3. Automate protection and recovery of Oracle databases. Database owners and administrators can leverage Rubrik’s high performing multi-stream backups to massively reduce any impact to production and existing workflows for database backups, replication, archival, and compliance.
  4. Live Mount capabilities for Microsoft SQL. Awesome innovation that delivers near-zero recovery times versus potentially hours or even days using other methods for restoring Microsoft SQL Server. With this feature, administrators can power on a SQL Server directly on Rubrik using any point in time. This delivers self-service access along with the powerful suite of APIs that can be used to automate workflows.
  5. Archive data to tape. This is the least sexy major feature but still an important one. Rubrik automates data archival to tape for enterprises who must meet governance specifications or other any type of compliance regulations.

What I’m excited about…

Nutanix AHV support – Nutanix Acropolis is a turn-key infrastructure platform, delivering enterprise-class storage compute, and native virtualization services capable of running nearly any application. In addition to supporting to supporting VMware vSphere and Microsoft Hyper-V, Acropolis includes its own built in hypervisor, AHV. With the 4.0 Alta release, Rubrik is excited to extend its capabilities to protect AHV virtual machines, making the company one of the first to do so. It’s been a fun journey the past few years watching Nutanix grow their platform and its ecosystem– AHV has matured a lot over the past few releases. I’m looking forward to seeing Rubrik used in large enterprises to protect multi-hypervisor and multi-cloud infrastructures.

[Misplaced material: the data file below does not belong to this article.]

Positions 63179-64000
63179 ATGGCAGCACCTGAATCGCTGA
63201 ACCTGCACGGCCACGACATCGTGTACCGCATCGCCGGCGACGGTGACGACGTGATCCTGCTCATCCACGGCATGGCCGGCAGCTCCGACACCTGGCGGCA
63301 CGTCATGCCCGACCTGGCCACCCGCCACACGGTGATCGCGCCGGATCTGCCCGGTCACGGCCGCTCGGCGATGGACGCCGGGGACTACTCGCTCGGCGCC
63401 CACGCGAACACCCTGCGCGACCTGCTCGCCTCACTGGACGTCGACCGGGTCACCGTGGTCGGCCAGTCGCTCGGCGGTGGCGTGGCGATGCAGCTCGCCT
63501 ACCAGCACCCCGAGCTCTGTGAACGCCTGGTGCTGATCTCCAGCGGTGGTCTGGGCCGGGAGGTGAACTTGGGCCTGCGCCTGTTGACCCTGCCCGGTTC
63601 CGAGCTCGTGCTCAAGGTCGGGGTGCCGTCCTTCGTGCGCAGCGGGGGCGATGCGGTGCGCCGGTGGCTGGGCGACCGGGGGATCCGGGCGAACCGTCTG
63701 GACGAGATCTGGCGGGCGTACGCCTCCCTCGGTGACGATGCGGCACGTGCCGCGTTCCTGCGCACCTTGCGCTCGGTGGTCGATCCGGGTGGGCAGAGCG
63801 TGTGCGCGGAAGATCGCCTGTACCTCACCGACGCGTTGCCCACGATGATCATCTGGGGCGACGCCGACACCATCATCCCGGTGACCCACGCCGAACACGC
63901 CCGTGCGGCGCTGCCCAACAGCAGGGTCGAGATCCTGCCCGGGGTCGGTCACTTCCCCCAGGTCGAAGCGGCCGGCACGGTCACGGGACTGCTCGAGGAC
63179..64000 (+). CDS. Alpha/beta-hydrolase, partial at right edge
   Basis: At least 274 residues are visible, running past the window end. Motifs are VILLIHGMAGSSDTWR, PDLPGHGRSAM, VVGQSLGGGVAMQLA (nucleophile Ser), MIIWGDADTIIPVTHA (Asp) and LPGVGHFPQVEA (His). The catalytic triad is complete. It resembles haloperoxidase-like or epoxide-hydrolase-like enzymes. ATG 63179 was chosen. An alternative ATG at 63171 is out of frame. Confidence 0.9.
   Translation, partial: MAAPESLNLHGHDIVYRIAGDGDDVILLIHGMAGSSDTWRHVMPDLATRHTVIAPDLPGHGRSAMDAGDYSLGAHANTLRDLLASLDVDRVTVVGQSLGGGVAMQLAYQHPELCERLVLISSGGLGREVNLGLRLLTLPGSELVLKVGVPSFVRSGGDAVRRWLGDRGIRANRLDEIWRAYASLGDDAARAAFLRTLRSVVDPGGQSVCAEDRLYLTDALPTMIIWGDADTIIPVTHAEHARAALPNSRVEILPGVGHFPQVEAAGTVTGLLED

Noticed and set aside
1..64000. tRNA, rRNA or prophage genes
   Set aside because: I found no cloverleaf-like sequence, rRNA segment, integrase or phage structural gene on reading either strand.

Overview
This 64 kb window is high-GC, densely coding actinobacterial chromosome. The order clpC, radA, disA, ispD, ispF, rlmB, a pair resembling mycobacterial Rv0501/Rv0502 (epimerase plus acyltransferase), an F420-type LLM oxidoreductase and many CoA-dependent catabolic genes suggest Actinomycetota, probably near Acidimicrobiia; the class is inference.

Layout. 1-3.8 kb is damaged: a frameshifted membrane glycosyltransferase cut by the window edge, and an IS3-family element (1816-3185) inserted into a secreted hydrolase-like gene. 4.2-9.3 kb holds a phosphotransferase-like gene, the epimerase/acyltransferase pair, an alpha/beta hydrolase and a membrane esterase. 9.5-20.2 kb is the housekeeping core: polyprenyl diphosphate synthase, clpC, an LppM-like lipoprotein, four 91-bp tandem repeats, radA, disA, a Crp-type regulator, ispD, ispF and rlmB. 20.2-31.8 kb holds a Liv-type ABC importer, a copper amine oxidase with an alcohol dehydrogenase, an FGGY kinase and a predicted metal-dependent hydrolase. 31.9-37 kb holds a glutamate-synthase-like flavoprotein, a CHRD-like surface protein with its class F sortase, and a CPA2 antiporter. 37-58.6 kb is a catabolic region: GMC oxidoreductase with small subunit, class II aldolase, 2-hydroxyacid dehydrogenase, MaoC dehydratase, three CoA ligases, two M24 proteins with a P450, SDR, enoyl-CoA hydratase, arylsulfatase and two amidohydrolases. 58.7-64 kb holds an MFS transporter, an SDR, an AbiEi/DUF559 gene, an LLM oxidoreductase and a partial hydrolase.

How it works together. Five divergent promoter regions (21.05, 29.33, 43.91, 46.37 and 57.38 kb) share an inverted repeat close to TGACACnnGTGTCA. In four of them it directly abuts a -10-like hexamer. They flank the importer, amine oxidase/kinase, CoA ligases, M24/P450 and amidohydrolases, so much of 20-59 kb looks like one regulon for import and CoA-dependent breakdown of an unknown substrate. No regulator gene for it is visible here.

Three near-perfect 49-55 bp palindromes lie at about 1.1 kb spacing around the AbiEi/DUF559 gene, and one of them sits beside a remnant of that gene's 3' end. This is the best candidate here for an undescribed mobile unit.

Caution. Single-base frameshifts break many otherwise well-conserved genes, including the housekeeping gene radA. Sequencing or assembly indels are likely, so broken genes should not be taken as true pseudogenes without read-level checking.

NTNX.png

Cloud Instantiation – There is a clear macro trend of IT workloads moving to the cloud. The use of cloud storage has been a part of the Rubrik story since the initial GA release in 2015. Customers can capture data sources on-premises and leverage cloud resources, such as Amazon S3, as a long-term archival target while still maintaining the ability to search, manage, and restore the data in any location. And now with this release, Rubrik extends the functionality of data in the cloud with cloud instantiation. There’s unlimited use cases for this type of functionality, especially as its feature set grows in future releases. This can assist with DR to cloud strategies or on-premises to cloud or even cross-cloud migrations. 

cloud.png

Mark your calendars — I’m co-presenting webinars on both topics this summer (AHV on 27 July and AWS Cloud Instantiation on 10 August). You can sign up here.